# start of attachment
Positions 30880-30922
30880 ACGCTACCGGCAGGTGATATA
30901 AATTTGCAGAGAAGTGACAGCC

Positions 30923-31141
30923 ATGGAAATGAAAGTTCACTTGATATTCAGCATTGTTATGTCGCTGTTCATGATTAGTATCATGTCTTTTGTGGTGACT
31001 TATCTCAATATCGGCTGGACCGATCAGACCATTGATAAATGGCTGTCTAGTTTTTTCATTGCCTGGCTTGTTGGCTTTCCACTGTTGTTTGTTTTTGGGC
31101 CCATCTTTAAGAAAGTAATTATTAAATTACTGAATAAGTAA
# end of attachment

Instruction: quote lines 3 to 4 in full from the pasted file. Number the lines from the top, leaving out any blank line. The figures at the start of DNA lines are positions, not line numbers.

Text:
30901 AATTTGCAGAGAAGTGACAGCC

Positions 30923-31141